<attribute name="Implementation-Version" value="${build.version} ${TODAY}, ${TSTAMP}" />
            <attribute name="Implementation-Vendor" value="${application.vendor} " />

    <zip destfile="${dist.dir}/${versioned.ear.file}" basedir="${dist.dir}" />

Classpath management

Using Ant’s path and pathelement tasks, you can define all the file system cludge needed to get your code building. For example, I’ve bundled all the EE libraries into jboss.classpath, for quick and easy referencing throughout the rest of the build definition.

<!-- Class path entries -->
<path id="jboss.classpath">
  <pathelement location="${jboss.home}/modules/system/layers/base/javax/annotation/api/main/jboss-annotations-api_1.2_spec-1.0.0.Final.jar" />
  <pathelement location="${jboss.home}/modules/system/layers/base/javax/ejb/api/main/jboss-ejb-api_3.2_spec-1.0.0.Final.jar" />
  <pathelement location="${jboss.home}/modules/system/layers/base/javax/enterprise/api/main/cdi-api-1.1.jar" />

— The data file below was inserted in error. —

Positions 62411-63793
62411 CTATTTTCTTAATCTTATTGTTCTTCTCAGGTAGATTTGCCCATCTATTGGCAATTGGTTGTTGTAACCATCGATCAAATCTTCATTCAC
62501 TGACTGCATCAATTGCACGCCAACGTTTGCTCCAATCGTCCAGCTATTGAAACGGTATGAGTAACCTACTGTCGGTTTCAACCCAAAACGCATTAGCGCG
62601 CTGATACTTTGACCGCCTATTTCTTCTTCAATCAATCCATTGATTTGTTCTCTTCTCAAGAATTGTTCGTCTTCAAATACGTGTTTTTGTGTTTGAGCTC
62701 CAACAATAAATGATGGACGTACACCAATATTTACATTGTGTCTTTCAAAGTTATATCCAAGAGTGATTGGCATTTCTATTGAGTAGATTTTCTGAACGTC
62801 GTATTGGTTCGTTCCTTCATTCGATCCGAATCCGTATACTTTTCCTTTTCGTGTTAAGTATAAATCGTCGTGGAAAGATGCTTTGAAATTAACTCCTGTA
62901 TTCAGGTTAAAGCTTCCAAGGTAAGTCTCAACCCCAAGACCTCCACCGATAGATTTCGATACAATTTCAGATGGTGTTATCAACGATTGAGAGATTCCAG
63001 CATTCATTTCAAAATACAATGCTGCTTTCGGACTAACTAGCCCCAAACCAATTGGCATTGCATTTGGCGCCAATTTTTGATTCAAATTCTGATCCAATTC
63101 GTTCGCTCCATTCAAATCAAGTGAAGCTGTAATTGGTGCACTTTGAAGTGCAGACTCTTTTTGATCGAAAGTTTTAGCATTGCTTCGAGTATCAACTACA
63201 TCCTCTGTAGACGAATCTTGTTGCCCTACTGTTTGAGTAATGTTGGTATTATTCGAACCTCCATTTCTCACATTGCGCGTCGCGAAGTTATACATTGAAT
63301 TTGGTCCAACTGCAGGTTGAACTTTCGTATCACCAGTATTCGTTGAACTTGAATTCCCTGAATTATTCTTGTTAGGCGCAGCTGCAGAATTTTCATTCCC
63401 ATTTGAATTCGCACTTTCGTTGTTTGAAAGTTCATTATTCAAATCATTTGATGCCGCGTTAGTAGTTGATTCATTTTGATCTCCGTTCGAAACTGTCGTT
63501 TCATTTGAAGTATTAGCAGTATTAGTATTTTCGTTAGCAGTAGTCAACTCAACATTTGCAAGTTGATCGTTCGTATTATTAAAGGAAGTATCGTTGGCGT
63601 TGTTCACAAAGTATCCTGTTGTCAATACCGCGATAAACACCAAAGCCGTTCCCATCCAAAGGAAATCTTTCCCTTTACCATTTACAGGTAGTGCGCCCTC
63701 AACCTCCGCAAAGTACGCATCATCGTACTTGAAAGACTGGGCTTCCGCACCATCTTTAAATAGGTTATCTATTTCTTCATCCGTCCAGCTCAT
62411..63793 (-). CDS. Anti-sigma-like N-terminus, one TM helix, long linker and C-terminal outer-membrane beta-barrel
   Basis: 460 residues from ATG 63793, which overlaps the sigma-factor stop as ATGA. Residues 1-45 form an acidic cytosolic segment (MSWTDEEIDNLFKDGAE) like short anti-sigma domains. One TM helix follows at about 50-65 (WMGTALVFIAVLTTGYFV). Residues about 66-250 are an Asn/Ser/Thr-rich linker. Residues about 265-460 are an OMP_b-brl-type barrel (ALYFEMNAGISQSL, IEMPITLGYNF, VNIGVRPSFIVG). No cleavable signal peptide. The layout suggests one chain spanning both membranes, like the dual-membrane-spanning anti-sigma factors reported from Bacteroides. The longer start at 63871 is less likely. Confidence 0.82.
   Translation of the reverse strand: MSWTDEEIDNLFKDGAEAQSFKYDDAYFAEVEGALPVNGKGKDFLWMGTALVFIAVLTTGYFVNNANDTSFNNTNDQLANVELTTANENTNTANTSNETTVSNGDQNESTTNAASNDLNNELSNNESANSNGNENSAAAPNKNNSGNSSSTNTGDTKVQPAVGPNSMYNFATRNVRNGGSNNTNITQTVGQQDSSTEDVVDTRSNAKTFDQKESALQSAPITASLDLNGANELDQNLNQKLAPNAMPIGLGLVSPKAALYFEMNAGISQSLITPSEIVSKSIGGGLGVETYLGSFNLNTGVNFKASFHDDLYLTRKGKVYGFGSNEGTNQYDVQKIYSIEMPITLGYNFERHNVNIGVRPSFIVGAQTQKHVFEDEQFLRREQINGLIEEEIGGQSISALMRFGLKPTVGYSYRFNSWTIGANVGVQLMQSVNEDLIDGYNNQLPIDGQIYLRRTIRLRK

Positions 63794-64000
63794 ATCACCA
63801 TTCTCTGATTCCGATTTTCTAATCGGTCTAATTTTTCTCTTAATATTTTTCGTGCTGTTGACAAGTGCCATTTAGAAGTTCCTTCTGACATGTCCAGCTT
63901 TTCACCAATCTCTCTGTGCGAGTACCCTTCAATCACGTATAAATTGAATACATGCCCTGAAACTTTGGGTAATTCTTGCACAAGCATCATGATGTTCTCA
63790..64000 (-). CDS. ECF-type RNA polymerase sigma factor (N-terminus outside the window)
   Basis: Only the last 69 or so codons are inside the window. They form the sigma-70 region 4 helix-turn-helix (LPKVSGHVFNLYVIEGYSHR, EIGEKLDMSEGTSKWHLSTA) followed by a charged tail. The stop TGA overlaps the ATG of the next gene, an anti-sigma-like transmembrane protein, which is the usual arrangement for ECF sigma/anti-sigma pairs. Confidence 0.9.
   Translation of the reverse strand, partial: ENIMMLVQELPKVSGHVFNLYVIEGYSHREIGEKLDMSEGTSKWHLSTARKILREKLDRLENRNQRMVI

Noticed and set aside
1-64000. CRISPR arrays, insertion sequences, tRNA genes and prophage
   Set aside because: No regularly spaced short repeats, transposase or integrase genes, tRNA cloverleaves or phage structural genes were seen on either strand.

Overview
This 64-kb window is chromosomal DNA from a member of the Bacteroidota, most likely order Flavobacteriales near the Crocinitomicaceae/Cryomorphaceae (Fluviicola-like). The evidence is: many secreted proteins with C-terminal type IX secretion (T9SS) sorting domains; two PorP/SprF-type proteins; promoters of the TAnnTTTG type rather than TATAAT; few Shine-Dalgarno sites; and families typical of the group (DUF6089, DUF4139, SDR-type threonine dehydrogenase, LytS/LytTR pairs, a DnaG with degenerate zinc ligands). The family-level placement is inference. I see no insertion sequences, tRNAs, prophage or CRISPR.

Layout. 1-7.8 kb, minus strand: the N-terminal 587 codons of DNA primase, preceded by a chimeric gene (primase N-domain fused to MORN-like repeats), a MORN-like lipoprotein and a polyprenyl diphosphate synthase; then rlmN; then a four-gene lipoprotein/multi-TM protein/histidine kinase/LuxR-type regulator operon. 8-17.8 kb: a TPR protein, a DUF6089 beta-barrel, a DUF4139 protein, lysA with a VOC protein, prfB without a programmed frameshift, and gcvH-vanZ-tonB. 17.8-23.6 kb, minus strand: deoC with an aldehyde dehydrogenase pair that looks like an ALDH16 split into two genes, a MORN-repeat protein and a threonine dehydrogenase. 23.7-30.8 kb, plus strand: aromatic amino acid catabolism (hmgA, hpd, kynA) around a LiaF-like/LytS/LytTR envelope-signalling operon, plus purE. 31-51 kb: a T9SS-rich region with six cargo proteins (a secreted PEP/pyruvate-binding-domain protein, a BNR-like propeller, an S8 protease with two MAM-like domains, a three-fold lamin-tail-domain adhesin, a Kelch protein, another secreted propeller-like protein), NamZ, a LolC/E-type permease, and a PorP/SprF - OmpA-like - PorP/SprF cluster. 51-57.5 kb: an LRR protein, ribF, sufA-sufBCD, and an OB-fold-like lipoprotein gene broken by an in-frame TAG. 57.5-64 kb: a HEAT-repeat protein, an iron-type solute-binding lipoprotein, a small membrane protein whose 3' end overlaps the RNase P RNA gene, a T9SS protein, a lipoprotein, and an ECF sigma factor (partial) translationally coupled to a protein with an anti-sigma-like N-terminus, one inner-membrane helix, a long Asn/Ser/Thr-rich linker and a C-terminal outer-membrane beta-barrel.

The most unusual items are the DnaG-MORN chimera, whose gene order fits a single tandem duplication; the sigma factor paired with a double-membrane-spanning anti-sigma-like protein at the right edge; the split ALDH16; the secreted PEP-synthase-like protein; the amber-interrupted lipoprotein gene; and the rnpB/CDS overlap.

<pathelement location="${jboss.home}/modules/system/layers/base/javax/inject/api/main/javax.inject-1.jar" />
  <pathelement location="${jboss.home}/modules/system/layers/base/javax/interceptor/api/main/jboss-interceptors-api_1.2_spec-1.0.0.Final.jar" />
  <pathelement location="${jboss.home}/modules/system/layers/base/javax/servlet/api/main/jboss-servlet-api_3.1_spec-1.0.0.Final.jar" />
  <pathelement location="${jboss.home}/modules/system/layers/base/javax/servlet/jsp/api/main/jboss-jsp-api_2.3_spec-1.0.1.Final.jar" />

<!-- Required library class path entries -->
<path id="common.libs">
    <pathelement location="${lib.dir}/logging/logback-classic-1.1.2.jar" />
    <pathelement location="${lib.dir}/logging/logback-core-1.1.2.jar" />

<path id="common.classpath">
    <path refid="common.libs" />
    <path refid="jboss.classpath" />

<path id="ejb.classpath">
    <path refid="jboss.classpath" />
    <path refid="common.classpath" />

<path id="web.classpath">